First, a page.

Information about copper metabolism is extremely limited. There is, however, an important interaction between copper and ascorbate that must be clarified, one critical to our general understanding of copper transport and uptake by cells. The present proposal aims at characterizing this valuable link. The studies are built on data supporting the concept L-dihydroascobate, the vitamin, is capable under conditions permitted by host cells to mobilize cooper from ceruloplasmin, the major serum copper protein. Ascorbate is hypothesized to be either a catalyst in the dissociation (direct effect) or a cofactor for an enzyme system within the cell or on the cell membrane (indirect effect). Either way, ascorbate is postulated to transfer reducing equivalents to ceruloplasmin which ultimately frees the tightly bound copper from the protein and makes it available for cells and copper-requiring enzymes in the cytosol. K562 cells of human origin will be used in the first phase of the work. The cells will be treated with hemin (20 uM) to induce maximum binding of ceruloplasmin. 67Cu-labeled ceruloplasmin will be prepared by procedures that do not denature the protein. The criteria for deciding cooper transport will be based on quantitative measurements of 67Cu transferred to an acid- resistant compartment of the cells or to a specific cytosolic enzyme. CuZn superoxide dismutase (CuZnSOD). The latter will be identified by immunoprecipitation. The influence of ascorbate and other reducing sources including ascorbate derivatives iron, cysteine, will be evaluated in the transfer. In a second phase of the study, the turnover of 67Cu-ceruloplasmin will be evaluated in guinea pigs raised on diets lacking ascorbate or fed high levels of the vitamin. Control and experimental animals will be compared for whole body retention of an administered dose of 67Cu. Short- term studies will evaluate the rate of turnover of copper in ceruloplasmin as a function of the ascorbate administered. The kinetics of copper transfer from ceruloplasmin to cytosolic CuZnSOD in heart tissue, blood cells and liver will evaluate the physiological; significance of the event. In all, these studies are designed to determine whether there are cause-effect relationships between ascorbate deficiency and/or dietary excess and copper utilization. The cellular studies should determine the site where the vitamin and copper share a common pathway.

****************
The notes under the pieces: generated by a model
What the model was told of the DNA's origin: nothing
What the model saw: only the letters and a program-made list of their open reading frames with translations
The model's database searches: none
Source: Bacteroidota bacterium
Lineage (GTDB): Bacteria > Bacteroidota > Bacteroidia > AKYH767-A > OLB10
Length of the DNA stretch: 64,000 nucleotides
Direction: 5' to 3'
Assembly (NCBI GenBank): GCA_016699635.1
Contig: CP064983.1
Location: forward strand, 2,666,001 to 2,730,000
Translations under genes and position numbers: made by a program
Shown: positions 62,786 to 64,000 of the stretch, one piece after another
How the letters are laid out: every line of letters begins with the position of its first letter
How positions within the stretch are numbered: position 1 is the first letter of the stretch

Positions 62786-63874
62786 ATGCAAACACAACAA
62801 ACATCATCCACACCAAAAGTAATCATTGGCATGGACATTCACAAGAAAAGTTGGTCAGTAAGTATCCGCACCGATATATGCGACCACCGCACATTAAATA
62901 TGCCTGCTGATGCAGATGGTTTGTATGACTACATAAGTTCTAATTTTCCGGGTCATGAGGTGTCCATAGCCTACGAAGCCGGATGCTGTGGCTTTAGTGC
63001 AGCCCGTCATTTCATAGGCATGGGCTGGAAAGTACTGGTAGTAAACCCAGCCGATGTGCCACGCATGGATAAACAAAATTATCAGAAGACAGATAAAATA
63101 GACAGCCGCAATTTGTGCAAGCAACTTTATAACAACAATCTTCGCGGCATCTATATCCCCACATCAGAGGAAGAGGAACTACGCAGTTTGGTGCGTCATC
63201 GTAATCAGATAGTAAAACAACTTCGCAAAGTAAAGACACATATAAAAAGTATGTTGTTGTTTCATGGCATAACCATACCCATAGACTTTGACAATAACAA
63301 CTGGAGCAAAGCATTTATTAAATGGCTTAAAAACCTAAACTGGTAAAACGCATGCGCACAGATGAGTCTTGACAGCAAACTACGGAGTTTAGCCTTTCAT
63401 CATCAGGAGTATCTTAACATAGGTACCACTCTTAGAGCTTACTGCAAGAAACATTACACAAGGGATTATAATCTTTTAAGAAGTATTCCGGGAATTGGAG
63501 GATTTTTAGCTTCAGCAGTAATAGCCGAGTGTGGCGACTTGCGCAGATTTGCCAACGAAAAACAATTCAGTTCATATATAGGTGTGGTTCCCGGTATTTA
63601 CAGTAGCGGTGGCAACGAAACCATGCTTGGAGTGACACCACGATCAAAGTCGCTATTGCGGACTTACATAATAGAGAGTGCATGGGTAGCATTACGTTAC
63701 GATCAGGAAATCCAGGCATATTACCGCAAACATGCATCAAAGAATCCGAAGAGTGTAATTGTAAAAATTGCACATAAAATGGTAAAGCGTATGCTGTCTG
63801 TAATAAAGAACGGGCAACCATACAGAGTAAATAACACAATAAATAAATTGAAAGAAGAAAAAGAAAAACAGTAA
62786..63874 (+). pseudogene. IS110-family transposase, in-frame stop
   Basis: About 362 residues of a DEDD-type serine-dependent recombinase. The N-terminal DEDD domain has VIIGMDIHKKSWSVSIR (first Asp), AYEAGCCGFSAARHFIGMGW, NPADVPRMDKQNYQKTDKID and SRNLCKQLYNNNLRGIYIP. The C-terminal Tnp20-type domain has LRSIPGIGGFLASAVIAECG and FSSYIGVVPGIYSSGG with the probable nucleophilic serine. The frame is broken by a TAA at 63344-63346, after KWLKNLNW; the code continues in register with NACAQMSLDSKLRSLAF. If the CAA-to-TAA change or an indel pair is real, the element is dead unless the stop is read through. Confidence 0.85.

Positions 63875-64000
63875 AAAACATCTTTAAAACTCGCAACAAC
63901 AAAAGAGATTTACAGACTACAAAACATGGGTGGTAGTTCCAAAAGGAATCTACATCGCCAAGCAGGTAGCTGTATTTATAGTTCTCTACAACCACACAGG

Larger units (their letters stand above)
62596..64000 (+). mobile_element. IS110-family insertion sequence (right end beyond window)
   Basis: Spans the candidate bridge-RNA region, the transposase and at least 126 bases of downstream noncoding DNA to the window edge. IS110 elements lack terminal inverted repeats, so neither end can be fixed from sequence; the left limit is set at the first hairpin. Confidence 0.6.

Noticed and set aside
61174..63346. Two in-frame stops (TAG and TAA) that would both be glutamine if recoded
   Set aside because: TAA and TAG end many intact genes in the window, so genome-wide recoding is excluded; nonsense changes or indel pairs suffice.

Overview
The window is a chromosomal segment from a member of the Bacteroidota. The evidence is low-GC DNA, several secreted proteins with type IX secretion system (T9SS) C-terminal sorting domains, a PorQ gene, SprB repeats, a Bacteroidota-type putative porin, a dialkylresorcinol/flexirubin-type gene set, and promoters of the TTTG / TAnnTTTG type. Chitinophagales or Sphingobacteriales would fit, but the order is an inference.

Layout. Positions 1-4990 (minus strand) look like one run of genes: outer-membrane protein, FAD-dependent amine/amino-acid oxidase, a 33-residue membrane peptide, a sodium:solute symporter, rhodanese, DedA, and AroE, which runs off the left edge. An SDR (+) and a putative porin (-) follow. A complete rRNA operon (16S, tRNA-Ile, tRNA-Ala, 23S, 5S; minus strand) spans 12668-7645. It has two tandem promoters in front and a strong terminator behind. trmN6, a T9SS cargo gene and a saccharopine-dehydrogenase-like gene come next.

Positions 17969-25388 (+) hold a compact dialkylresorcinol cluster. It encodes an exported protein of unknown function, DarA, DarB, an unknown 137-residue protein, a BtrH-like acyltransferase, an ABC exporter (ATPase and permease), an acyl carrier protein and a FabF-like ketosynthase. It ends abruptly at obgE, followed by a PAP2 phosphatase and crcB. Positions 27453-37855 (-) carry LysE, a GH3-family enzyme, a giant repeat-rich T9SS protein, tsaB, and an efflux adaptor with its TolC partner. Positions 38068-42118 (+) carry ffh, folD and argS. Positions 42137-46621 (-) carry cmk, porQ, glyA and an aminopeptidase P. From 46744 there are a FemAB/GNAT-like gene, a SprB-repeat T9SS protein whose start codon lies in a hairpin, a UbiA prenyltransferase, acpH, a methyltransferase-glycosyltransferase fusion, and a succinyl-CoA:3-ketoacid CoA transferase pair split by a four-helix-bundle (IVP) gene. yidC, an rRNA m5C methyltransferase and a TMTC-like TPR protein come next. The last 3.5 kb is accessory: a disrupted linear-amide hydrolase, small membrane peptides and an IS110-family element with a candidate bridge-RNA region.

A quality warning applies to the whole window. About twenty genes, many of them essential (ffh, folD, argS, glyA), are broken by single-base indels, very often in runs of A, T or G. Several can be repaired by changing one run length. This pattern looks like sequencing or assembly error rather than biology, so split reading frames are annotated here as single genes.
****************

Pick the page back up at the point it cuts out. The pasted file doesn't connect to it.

National Institute of Health (NIH)
National Institute of Diabetes and Digestive and Kidney Diseases (NIDDK)
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Nutrition Study Section (NTN)
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Texas A&M University
Earth Sciences/Resources
College Station
United States
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Davidson, L A; McOrmond, S L; Harris, E D (1994) Characterization of a particulate pathway for copper in K562 cells. Biochim Biophys Acta 1221:1-6
Harris, E D (1993) The transport of copper. Prog Clin Biol Res 380:163-79
Harris, E D (1992) Regulation of antioxidant enzymes. FASEB J 6:2675-83
Harris, E D (1992) Copper as a cofactor and regulator of copper,zinc superoxide dismutase. J Nutr 122:636-40
Harris, E D; Percival, S S (1991) A role for ascorbic acid in copper transport. Am J Clin Nutr 54:1193S-1197S
Harris, E D (1991) Copper transport: an overview. Proc Soc Exp Biol Med 196:130-40